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Lundin Peak

 
Lundin Peak

Page Type: Mountain/Rock

Location: Washington, United States, North America

Lat/Lon: 47.46300°N / 121.4006°W

Object Title: Lundin Peak

Elevation: 6057 ft / 1846 m

 

Page By: Klenke

Created/Edited: Oct 19, 2004 / Sep 22, 2005

Object ID: 153234

Hits: 14163 

Page Score: 81.84%  - 14 Votes 

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Overview


Lundin Peak is another one of the many peaks near Snoqualmie Pass that can be climbed in a short day. It lies on the ridge halfway between higher Snoqualmie Mountain on the west and lower Red Mountain on the east. The peak is actually a series of high fin-like crags on the ridge. In ordinary terms or in out of the way places it might not even have acquired an official name. But since this is the Snoqualmie Pass area, more features have been named on the USGS map.

The mountain is a popular objective due to its short approaches. Even so, the easiest route is Class 4. There have been fatalities on the mountain and at least two memorial plaques attest to this. One of the fatalities was for a leader who fell while placing pro for students. Now I defer judgement on the legitimacy of bonding plaques to a mountain, but the oversized stainless steel memorial bolts affixed to the East Ridge are an eyesore.

The mountain was once called the "Little Sister" to Snoqualmie Mountain but its toponym now honors a forest ranger of yore. Rock is granodiorite of the Snoqualmie Batholith.

Getting There


There are two "standard" approaches and one shortcut approach to the peak, all from the south side. The approach taken depends on the rock route chosen. Approaches from the north (from Middle Fork Snoqualmie River valley) will be omitted here as no one would come from that direction with the sole intent of climbing Lundin.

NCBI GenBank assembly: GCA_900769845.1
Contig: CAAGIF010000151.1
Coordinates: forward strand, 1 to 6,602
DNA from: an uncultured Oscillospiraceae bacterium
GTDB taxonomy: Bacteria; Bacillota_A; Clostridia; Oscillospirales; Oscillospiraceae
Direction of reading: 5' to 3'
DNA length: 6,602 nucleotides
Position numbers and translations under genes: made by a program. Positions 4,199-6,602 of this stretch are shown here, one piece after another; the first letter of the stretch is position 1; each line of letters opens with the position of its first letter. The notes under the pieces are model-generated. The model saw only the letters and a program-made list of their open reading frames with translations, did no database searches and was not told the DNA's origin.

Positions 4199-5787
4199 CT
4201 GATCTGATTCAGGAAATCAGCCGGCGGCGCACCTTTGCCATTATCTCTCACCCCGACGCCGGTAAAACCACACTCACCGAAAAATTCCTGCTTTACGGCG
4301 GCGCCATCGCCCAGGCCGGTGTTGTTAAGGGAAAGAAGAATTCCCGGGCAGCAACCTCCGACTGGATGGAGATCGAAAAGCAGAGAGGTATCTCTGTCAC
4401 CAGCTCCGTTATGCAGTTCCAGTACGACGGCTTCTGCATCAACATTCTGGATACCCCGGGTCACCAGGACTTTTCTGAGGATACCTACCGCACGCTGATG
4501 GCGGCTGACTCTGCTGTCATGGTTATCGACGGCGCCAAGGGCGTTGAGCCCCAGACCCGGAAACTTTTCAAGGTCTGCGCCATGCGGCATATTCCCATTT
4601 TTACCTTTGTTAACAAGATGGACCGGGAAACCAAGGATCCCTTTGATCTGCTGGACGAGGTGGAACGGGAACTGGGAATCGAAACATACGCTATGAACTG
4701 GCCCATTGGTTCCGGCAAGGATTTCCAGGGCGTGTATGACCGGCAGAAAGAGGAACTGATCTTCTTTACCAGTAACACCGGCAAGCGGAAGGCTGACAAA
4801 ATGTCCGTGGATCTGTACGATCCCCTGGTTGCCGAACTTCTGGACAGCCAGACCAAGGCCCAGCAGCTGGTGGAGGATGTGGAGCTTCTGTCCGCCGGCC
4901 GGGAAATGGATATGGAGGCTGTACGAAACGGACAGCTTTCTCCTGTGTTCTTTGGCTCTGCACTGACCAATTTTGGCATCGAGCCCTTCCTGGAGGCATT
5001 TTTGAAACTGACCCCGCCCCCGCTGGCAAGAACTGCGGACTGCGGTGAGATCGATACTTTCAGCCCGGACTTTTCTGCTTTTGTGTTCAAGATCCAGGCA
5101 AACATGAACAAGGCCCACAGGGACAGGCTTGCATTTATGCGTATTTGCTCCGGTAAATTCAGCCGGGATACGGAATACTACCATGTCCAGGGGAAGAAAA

But first, it is necessary to drive to Snoqualmie Pass. The Pass is located on I-90. It is easy to get to from the east and the west. No need to elaborate. You want to get off at the West Summit. If coming from the west, this is the first exit (Exit 52). If coming from the east you need to get off at the East Summit (Exit 53) as you cannot get off going westbound at Exit 52. For Exit 53, it will be necessary to drive the road south of the freeway (past the ski areas) until you arrive at Exit 52.

Turn north under the Exit 52 overpass and proceed as if going toward Alpental Ski Area. If you wish to climb the East Ridge, turn right into the Pacfic Crest Trail trailhead parking area about four blocks north of the overpass. If you wish to climb the West Ridge, you can also start at the PCT parking area, but the shortest approach is via Cave Ridge. The trail to Cave Ridge is accessed from the lower Alpental parking lot 1.5 miles north up the road.

East Ridge Interminable Approach


This is the PCT-Red Mountain Trail approach. Trailhead elevation is 3,020 ft. The PCT meanders interminably for what seems like forever. In reality it is only about 2.2 miles to the Red Mountain Trail junction (3,800 ft). The Red Mountain Trail (RMT) goes downhill at first to reach another junction in about 100 yards. The trail coming in on the left is the "abandoned" Commonwealth Basin Trail. That was the trail you should have taken (see next approach). The RMT then crosses Commonwealth Creek and continues about 1.7 miles to Red Mountain Saddle (5,320+ ft), going past the bootpath up Red Mountain at 1.2 miles. The East Ridge Route begins at the saddle.

East Ridge Shortcut Approach


Instead of taking the PCT to the Red Mountain Trail, you can take the "abandoned" Commonwealth Creek Trail. I've been on this trail at least twice. It's not as abandoned as the sign would have you believe. Certainly if doing a traverse over Lundin from Cave Ridge you should take the abandoned trail back to the car.

Maybe 200 yards up the PCT from the parking lot (the southern lot; 3,020 ft) an overgrown logging road is crossed. A trail goes north up this logging road. Take it. In 1.5 miles the Red Mountain Trail is reached. The Red Mountain Trail (RMT) goes downhill at first to reach another junction in about 100 yards. The trail coming in on the left is the "abandoned" Commonwealth Basin Trail. That was the trail you should have taken (see next approach). The RMT then crosses Commonwealth Creek and continues about 1.7 miles to Red Mountain Saddle (5,320+ ft), going past the bootpath up Red Mountain at 1.2 miles. The East Ridge Route begins at the saddle.